According to the industry experts, the only coat that is bonded to the substrate on a two-coat work is the base coat. It needs to be about 3/8″ thick at the least and needs to be dried for a minimum period of 24 hours. If you apply the second coat without giving at the specified time to cure properly, the moisture is very likely to enter into the scratch coat and wet the yet-to-dry bonding agent, which eventually results in a delamination.
Some bonding agent manufacturers also set a time-frame for applying the binding agent and successive layer of stucco. Take Bull-Bond™, a premium grade bonding agent, for instance, warns its users to cure the existing layer to ‘industry standards’ which is very often 24 hours. Then you can apply the bonding agent on the existing layer. But yet you cannot apply the top layer of stucco until the binding agent itself is perfectly cured. So, you have to wait until the bonding agent feels dry to touch before applying the successive layer.
If you check the instructions provided by the stucco manufacturer and bonding agent, you will get a more specific answer as to the application of bonding agent while applying the specific type of stucco you are using.
Types of bonding agents used on stucco:
There are a few types of bonding agents or adhesive that are used on stucco for various purposes. Not all of them are suitable for every purpose. So, no one shall use them neglecting the manufacturer’s instructions.
Cement Bonding Agents:
Cement bonding agents are mainly used on stucco and other cement-based materials. This type of bonding agent works by bonding the cement within the material. As cements form the biggest percentage of stucco, these bonding work perfectly on stucco by bonding the cement within the stucco.
But the biggest draw-back of the cement bonding agents are that they do not work effectively on the materials that are cement-based. The main function of these bonding agents is to bond the new cement or successive layer to the old cement. They are good only for this purpose but they are hardly usable for other attachment purposes.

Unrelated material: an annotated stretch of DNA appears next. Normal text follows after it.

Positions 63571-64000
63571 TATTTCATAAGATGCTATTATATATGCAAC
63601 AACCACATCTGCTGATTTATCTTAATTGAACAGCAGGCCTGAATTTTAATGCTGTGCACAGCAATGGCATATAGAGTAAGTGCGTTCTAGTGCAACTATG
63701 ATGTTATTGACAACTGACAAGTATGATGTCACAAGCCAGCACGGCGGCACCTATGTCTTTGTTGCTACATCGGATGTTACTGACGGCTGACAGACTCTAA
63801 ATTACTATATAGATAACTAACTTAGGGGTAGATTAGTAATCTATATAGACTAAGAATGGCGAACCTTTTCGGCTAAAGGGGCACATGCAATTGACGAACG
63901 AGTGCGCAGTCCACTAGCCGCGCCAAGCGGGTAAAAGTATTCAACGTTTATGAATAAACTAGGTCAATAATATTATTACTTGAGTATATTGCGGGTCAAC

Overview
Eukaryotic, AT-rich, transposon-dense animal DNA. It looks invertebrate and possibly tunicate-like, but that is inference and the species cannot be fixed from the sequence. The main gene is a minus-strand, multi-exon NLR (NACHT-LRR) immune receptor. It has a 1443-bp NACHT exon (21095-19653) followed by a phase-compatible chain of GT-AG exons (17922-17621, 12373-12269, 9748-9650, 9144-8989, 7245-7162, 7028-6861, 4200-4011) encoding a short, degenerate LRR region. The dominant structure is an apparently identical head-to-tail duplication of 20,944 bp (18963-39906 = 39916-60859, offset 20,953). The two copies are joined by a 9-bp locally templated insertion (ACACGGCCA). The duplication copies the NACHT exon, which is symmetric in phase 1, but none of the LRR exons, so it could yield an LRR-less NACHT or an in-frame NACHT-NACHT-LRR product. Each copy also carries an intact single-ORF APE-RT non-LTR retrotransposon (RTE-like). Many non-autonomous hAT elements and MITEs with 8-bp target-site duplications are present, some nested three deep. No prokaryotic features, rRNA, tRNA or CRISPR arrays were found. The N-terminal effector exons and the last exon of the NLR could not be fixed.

We use bonding agents on stucco to apply a patch so that it can prevent a hole or crack from any leaking. To be more specific, applying a patch on a hole or crack is one of the main reasons we use stucco adhesive. This is where the masonry sealants work perfectly. They are like the other stucco adhesives. They are just used on stucco to apply a patch on the existing hole or cracks to prevent subsequent leaking.
When these sealants are applied, holes or cracks harden and prevent water from leaking. Basically, all the sealants specified for cement, concrete and masonry work fine on stucco.
Super glue works fine on most surfaces. Stucco is usually no different from most of the surfaces in this case. But super glue is neither like the other type of adhesive as mentioned above, nor can it be applied in all situations as it doesn’t work effectively.
To clarify, we can take a masonry sealant that is best used for applying a patch on the existing holes and cracks on stucco. So super glue is not the ideal option here. But there are situations when neither of the above two options works well, such as attaching plastic stars to a stucco ceiling. In such situation, super glue is the ideal option.
Regardless of the type of bonding agents you are applying, make sure the concrete surface is properly cleaned before you apply the bonding agent. Shake the bonding agents well and go through the manufacturer’s instruction word by word and apply the bonding agents following the application procedures stated therein